A 19-year-old boy presented to our foot and ankle clinic with pain and wound over right foot for past 1 year. There was ‘watery’ discharge coming from the wound on and off which started spontaneously and subsided by taking antibiotics. There was no history of trauma or any constitutional symptoms. On examination, there were five active discharging sinuses over dorsum of right foot all clustered around first and second ray (Fig. 1). All serological parameters were within normal limits (Table 1) and chest X-ray was also apparently normal. X-ray of foot revealed an expansile osteolytic lesion of the first metatarsal shaft with cortical thinning (Fig. 2). MRI of foot revealed a lytic lesion measuring 26 × 22 mm involving the head, proximal shaft and base of first metatarsal and a sequestrum within the bone (Fig. 3). With preliminary diagnosis of chronic osteomyelitis (pyogenic/tubercular/fungal/parasitic), open biopsy and wound debridement was planned. A formal dorsal approach to the first metatarsal was employed. The medullary cavity was found to be filled with caseous material with thinning of the overlying cortex (Fig. 4). The cavity was thoroughly curetted, sinus tracts were excised and the samples were sent for histopathological and microbiological work-up (Table 1). Under the microscope, extensive areas of caseous necrosis surrounded by lymphocytes and epitheloid cells were observed, which is typical of tubercular pathology (Fig. 5). He was started on an anti-tubercular regime comprising of four drugs (Isoniazid, Rifampicin, Pyrazinamide and Ethambutol) daily for 2 months followed by two drugs (Isoniazid and Rifampicin) daily for 10 months. Patient was given a below knee slab support and advised non-weight-bearing walking for 6 weeks, followed by partial weight bearing with walking boot for another 6 weeks. Patient is currently in the 10-month follow-up of 12 months planned treatment with healed sinuses and no fresh complaints.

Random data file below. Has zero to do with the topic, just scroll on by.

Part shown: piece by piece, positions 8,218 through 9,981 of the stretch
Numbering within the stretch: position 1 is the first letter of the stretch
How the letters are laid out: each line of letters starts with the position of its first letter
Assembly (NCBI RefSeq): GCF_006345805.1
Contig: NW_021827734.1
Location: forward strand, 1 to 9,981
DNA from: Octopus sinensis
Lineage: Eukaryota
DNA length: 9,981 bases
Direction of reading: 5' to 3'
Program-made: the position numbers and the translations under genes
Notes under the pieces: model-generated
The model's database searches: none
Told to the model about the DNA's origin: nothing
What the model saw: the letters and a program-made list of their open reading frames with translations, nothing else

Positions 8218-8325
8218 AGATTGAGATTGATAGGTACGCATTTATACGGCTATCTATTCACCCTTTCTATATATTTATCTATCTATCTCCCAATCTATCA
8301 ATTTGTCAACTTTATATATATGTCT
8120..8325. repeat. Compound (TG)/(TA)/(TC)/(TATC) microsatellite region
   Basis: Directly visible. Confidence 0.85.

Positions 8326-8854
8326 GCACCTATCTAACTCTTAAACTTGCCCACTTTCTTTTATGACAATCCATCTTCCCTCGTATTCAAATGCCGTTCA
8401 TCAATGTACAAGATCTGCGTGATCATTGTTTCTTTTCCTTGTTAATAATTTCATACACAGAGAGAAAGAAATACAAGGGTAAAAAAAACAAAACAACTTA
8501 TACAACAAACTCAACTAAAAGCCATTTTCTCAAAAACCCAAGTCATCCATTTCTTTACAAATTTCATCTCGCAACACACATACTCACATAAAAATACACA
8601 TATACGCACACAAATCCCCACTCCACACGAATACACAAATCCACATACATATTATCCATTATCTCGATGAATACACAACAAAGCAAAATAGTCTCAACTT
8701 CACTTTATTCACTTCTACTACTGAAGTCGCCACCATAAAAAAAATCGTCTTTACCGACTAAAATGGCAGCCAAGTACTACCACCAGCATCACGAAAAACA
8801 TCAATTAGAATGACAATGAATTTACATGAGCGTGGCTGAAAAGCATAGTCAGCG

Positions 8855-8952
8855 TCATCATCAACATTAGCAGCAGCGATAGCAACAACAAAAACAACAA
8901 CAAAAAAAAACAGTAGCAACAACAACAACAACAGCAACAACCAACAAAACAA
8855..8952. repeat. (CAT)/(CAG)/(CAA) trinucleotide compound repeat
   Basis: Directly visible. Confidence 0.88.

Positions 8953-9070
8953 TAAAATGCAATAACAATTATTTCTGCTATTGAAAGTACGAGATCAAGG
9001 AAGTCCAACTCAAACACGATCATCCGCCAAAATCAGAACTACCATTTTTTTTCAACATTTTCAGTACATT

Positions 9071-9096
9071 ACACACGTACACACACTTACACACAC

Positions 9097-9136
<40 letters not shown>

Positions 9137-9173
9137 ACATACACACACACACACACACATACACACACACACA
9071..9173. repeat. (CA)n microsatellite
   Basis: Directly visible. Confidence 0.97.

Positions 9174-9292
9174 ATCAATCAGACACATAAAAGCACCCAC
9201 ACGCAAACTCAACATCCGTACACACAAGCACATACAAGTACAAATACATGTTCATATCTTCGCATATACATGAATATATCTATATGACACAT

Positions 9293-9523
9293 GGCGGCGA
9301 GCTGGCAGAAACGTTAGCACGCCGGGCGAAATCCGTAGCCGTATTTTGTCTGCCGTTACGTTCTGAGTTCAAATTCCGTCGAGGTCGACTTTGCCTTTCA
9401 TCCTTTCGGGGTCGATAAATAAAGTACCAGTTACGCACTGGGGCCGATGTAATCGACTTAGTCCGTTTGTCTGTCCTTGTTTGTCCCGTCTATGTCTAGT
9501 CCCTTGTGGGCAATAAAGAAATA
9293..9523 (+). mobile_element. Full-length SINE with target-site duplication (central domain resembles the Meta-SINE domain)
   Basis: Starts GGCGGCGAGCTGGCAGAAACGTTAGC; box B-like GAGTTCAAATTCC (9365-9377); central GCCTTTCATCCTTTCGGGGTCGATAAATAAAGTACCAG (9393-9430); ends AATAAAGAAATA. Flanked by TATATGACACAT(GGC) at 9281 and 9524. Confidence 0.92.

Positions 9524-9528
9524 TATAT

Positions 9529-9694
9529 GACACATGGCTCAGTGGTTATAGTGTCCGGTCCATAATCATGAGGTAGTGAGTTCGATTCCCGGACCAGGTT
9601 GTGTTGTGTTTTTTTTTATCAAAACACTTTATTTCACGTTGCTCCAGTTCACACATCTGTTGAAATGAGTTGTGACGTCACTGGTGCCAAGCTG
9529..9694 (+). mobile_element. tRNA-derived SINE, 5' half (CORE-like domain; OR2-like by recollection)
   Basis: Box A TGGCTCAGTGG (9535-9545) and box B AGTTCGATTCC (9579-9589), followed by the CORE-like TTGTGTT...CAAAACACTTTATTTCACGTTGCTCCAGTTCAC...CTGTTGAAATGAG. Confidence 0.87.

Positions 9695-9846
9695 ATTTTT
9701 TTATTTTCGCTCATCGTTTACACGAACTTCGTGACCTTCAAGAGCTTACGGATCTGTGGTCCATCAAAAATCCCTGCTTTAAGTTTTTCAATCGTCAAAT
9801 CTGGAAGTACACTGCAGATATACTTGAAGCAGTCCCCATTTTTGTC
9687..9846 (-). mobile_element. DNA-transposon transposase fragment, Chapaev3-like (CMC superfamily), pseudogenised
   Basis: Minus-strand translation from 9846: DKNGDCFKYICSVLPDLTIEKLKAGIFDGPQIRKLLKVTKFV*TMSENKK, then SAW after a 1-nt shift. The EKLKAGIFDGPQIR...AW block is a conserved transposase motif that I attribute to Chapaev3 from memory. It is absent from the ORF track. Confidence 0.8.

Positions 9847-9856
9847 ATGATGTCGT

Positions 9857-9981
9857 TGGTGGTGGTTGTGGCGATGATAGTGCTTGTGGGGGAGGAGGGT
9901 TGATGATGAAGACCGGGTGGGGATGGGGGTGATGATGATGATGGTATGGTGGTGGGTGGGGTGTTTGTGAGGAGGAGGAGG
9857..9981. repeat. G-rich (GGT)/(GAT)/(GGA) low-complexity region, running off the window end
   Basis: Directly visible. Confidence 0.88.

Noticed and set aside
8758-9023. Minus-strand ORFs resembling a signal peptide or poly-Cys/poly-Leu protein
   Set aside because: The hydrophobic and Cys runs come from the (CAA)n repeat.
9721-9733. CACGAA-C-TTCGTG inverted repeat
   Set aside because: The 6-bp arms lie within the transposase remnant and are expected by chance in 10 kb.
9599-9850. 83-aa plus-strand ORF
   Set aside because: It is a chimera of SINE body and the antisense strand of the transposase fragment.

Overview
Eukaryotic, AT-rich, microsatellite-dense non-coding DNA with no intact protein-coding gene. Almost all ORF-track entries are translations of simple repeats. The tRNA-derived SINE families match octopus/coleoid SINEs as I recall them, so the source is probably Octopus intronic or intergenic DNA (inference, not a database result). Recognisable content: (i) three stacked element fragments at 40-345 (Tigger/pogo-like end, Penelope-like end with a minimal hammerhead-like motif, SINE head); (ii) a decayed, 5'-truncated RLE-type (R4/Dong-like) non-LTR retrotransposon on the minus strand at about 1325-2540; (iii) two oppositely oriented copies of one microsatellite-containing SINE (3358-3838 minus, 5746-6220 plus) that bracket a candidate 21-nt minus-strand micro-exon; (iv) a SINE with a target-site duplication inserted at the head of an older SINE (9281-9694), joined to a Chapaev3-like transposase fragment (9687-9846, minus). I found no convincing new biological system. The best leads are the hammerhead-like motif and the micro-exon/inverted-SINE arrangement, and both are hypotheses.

Table 1:
Serological parameters, histopathological and microbiological work-up of the case
Figure 1:
Picture showing multiple discharging sinuses over dorsum of right foot.
Figure 2:
Plain X-rays (antero-posterior and oblique views) of right foot showing an expansile osteolytic lesion (arrow pointing) with thinning of overlying cortex (arrow heads) of the first metatarsal.